• Be very aware of the cleanliness level of each furnace.
  • Know allowable materials for each furnace.
  • Know the proper furnace cleans and their time limits.
  • Be aware of user protocols.
  • Show competency in determining whole system and specific furnace status at the Tycom.
  • Know how to check and load a recipe.  Be familiar with the function of each of the steps in a recipe.
  • Know how to correctly load wafers using vacuum wand or proper cleanliness tweezers.
  • Abide by the 15 minute rule.


Operating Procedures

Basic Operation Instructions

User Protocol

  • These systems tend to be high-use tools, so please honor or remove any reservations you have made.
  • Try keep to a four hour limit per furnace per day during prime-time (Mon-Fri, 0800-1800).  Try to arrange to long  anneals on the weekend or over night.
  •  You may use the reservation if the person who has signed up is not at least cleaning wafers 15 minutes into the reservation.  Please make your best effort to verify the person is not ready to use the system.  Also, if a furnace is not reserved, go ahead and reserve it for your use.


Check System Status- Standby Conditions

  1. Check the furnace status on coral; is it on shutdown?  Is there a problem message?  Is it enabled by another labmember?  Check out any problems that may have been reported with process or maintenance staff.  Do not use a furnace that has been shutdown.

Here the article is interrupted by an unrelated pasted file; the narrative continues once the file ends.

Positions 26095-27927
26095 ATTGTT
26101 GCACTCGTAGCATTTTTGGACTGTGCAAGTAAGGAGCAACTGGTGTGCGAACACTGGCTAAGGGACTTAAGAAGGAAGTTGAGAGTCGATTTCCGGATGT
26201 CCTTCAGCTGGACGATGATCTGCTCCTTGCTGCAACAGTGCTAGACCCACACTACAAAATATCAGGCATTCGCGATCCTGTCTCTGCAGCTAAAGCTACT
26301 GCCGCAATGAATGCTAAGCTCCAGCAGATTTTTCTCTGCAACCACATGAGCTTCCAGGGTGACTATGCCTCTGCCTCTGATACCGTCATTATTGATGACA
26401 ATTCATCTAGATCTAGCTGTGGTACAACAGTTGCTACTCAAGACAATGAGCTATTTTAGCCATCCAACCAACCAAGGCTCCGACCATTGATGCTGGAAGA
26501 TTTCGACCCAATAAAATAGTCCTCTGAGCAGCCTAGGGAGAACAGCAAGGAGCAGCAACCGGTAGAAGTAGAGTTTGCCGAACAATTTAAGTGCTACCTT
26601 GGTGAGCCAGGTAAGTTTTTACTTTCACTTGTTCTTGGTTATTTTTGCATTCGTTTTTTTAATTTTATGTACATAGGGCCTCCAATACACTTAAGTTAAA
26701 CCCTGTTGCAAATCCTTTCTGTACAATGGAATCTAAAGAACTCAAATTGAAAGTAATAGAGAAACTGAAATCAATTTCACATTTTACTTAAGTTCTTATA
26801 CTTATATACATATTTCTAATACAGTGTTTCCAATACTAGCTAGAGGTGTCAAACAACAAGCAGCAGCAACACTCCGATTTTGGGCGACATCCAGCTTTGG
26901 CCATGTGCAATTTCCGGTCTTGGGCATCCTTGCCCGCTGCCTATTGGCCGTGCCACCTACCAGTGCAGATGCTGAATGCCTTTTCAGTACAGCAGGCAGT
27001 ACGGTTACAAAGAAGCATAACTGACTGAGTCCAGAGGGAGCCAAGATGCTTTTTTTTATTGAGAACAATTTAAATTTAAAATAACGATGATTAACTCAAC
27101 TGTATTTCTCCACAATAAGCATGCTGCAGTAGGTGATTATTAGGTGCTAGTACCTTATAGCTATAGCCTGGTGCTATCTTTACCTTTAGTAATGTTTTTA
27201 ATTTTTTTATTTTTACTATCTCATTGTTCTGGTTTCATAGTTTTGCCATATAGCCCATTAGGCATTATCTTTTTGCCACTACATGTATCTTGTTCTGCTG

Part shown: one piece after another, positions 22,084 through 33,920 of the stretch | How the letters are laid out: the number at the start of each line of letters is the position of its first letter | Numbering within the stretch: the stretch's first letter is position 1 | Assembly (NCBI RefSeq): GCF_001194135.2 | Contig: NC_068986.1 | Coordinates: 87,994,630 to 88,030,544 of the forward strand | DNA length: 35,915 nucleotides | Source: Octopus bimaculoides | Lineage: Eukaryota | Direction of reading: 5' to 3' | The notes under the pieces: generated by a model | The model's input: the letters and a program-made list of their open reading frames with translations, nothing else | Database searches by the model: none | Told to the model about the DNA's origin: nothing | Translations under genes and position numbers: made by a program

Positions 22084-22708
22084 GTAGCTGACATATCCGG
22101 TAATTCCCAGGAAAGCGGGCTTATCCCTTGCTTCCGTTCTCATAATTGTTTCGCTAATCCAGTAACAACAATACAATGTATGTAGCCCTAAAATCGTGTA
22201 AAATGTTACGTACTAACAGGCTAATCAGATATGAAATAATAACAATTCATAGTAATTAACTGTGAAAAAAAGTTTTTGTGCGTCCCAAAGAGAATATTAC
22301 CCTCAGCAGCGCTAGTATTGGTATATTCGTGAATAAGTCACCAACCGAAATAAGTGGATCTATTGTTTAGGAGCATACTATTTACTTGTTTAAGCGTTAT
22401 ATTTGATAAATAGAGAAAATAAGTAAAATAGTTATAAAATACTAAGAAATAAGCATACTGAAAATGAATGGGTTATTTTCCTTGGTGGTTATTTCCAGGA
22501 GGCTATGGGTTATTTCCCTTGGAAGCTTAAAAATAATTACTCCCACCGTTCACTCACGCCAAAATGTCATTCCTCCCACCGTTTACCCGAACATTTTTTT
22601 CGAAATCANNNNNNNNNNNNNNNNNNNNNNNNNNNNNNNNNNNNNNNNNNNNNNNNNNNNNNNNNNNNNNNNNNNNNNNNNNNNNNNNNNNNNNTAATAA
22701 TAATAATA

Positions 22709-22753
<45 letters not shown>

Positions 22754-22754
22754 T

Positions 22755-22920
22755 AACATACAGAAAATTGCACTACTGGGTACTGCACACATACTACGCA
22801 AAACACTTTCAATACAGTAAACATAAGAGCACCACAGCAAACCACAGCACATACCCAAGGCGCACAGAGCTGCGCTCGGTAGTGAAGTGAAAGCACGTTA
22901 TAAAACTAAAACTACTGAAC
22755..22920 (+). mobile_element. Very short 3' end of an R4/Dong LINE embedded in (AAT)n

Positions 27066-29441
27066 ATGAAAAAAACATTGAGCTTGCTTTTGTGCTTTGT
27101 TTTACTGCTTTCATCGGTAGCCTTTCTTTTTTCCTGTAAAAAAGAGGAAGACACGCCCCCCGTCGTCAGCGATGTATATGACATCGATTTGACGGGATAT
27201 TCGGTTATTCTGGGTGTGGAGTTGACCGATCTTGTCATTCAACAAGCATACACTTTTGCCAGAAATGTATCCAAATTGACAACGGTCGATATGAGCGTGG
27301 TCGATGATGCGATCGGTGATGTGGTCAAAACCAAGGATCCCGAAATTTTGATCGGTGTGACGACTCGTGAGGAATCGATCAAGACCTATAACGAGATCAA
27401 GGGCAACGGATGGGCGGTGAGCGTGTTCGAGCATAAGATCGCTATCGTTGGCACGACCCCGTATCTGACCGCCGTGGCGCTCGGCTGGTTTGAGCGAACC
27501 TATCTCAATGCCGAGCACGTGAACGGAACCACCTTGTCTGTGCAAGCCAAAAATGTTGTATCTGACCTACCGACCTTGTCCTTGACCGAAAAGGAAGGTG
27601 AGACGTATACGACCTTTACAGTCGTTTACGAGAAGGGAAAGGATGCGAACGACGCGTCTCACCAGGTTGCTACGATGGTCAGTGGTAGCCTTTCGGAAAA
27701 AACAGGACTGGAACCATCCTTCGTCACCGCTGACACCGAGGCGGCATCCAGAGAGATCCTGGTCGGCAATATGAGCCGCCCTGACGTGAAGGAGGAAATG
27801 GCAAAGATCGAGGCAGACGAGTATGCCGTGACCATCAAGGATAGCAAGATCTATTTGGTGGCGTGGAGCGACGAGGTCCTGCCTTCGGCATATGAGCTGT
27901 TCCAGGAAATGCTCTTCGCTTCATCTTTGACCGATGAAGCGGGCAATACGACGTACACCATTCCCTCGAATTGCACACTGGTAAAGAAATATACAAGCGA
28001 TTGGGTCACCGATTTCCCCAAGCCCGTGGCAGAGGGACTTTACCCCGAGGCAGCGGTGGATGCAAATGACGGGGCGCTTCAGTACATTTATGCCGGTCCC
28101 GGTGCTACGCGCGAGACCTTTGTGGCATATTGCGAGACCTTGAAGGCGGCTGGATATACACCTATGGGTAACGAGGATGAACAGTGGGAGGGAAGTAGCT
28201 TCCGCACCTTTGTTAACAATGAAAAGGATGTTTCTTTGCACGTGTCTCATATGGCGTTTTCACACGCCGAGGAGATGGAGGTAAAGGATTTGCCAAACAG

2. Enable the furnace.
  3. Go to the furnace and using the STATUS button verify that the system is in ‘Ready’ mode.  You will not be able to load a recipe until ‘Ready’ mode has been achieved.
  1. Look around the furnace deck and adjacent tables for any handwritten notes from previous users of the furnaces.


Loading a recipe (program)

  1. Furnace programs are written by staff only.  If you need a program that you are unable to find on any of the floppy disks at the Tycom, please ask the responsible staff member to write one for you.
  2. To look at the status of all the furnaces type DI ST SY for DIsplay STatus of SYstem.  To look at a specific furnace use DI ST <furnace number>.  This gives you lots of information; is the furnace in Ready or Run mode?  Temperature of the load, center and source areas of the hot zone is displayed.  Also, gas flows can be seen.
  3. At the Tycom make sure you choose the correct floppy disk.  To verify that the desired program is on the disk, type ‘DI DI’ for DIsplay DIsk.
  4. To examine a program type ‘DI RE <recipe name>’ for DIsplay REcipe.  This is a good time to add up the time of all of the steps to get the total time of the recipe. Don’t forget to add the oxidation time you have chosen in the time variable step or steps.
  5. To load the program type ‘LO <recipe name><furnace number>’ for Load recipe.  You may be asked for one or more time variables and they must be inputted in the format hh:mm:ss.  You will need to specify the colons.
  6. Once all the variables have been loaded, the system will go into compile mode.  This may take a minute or so and the screen should read ’GOOD LOAD’ and ‘TASK COMPLETE’.  If there was an error, an improperly input variable for example, you will still get the ‘TASK COMPLETE’ message.  Check carefully that ‘GOOD LOAD’ has appeared as well.  If it hasn’t, you’ll need to load the recipe again.